Don’t be surprised if someone tells you that one of the best views of Lisbon can be found in Almada, on the other side of the river. From the top of “Cristo Rei”, a monument standing at 110 meters tall and 215 meters above sea level, the view is panoramic and breathtaking. Located in the Sanctuary of Christ the King, with eyes fixed on Lisbon and arms open towards the river, it is no coincidence that this Christ is similar to Christ the Redeemer in Rio de Janeiro, Brazil.
It was from across the Atlantic that the inspiration came when, on a trip to Brazil in 1934, the then Cardinal Patriarch of Lisbon, D. Manuel Gonçalves Cerejeira, imagined a similar monument in Lisbon. Two years later, the cardinal shared this desire with the Apostolate of Prayer, who received the idea with enthusiasm. What followed was national approval, with the bishops designating Christ the King (Cristo Rei) as the “monument of peace”, in reference to the fact that Portugal stayed out of World War II which and also houses the Chapel of Our Lady of Peace.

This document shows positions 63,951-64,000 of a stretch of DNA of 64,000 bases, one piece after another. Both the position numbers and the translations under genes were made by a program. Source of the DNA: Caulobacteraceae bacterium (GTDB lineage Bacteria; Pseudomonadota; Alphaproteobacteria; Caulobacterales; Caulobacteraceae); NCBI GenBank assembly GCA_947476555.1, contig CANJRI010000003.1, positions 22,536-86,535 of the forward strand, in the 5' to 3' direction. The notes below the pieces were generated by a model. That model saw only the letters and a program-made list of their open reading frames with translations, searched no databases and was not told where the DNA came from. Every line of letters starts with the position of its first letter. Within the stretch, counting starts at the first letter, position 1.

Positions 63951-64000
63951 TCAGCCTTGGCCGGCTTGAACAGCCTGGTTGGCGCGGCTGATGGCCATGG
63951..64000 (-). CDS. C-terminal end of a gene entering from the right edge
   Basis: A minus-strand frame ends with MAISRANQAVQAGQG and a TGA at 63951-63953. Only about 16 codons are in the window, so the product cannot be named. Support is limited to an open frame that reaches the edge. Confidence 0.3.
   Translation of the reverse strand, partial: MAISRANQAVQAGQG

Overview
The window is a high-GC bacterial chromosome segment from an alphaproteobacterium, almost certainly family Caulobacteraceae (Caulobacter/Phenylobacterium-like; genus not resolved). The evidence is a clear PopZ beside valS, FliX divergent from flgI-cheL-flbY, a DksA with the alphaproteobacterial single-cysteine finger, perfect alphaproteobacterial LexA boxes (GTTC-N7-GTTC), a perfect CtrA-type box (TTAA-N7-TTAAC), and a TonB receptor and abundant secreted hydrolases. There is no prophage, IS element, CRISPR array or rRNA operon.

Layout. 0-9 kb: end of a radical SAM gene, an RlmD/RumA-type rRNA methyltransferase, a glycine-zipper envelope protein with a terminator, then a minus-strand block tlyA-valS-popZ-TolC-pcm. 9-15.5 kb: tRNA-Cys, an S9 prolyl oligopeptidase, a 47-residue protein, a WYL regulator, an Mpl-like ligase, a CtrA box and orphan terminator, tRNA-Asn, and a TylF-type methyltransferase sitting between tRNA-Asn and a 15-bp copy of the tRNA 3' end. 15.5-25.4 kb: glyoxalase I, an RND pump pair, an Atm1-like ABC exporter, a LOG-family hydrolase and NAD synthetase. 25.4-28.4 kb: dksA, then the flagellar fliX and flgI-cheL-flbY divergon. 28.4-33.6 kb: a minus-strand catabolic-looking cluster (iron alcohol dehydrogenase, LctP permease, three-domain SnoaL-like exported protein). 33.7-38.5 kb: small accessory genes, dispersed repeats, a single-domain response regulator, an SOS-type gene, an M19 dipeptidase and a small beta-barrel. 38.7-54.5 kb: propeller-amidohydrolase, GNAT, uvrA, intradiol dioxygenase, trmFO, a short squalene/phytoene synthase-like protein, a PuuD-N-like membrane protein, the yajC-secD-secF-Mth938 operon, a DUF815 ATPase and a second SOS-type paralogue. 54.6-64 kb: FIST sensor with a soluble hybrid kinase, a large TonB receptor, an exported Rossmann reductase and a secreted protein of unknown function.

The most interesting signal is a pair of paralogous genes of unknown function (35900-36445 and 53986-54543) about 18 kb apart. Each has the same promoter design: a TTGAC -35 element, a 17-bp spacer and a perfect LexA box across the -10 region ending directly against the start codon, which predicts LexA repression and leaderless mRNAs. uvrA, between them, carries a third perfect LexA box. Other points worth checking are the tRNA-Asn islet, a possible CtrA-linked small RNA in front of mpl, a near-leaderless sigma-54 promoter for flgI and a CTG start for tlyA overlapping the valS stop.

Height of Christ Statue
Meters above sea level
Opening of Christ Statue
The first stone of the construction was laid at the end of 1949, and the sanctuary, designed by the architect António Lino and engineer Francisco de Mello e Castro, was only inaugurated a decade later on May 17, 1959, after a national fundraising campaign. The statue of Christ the King, created by sculptor Francisco Franco, was built into the structure itself, using plaster molds prepared from a model. A total of about 40,000 tons of concrete were used. “After being built, it was hand-carved with meticulous work, developed more than 100 meters above the ground,” reads the official website of the monument. It is worth noting that the statue, which stands on a 75-meter pedestal, is 28 meters high – a curiosity is that the distance between the hands of Christ the King is exactly the same as the height of the body, 28 meters.
Today, Cristo Rei is a highly sought-after tourist attraction, partly due to its impressive views, both towards Lisbon and Almada, in a radius of over 25 kilometers. The viewpoint is at the foot of the statue and is accessible by elevator. On clear sky days, facing the river, landmarks such as the Jerónimos Monastery, the Ajuda Palace, the Necessidades Palace, the Belém Tower, the São Vicente de Fora Monastery, the São Jorge Castle, or the Vasco da Gama Bridge can be seen. At the back, the Seixal bay, the straw sea, the Arrábida mountain range, and the Palmela Castle.
In 1999, the Diocese of Setúbal took over the sanctuary and carried out important improvement works, not only in the monument but also in the area, which is also highly sought after for religious or non-religious events.”
A monument of peace.
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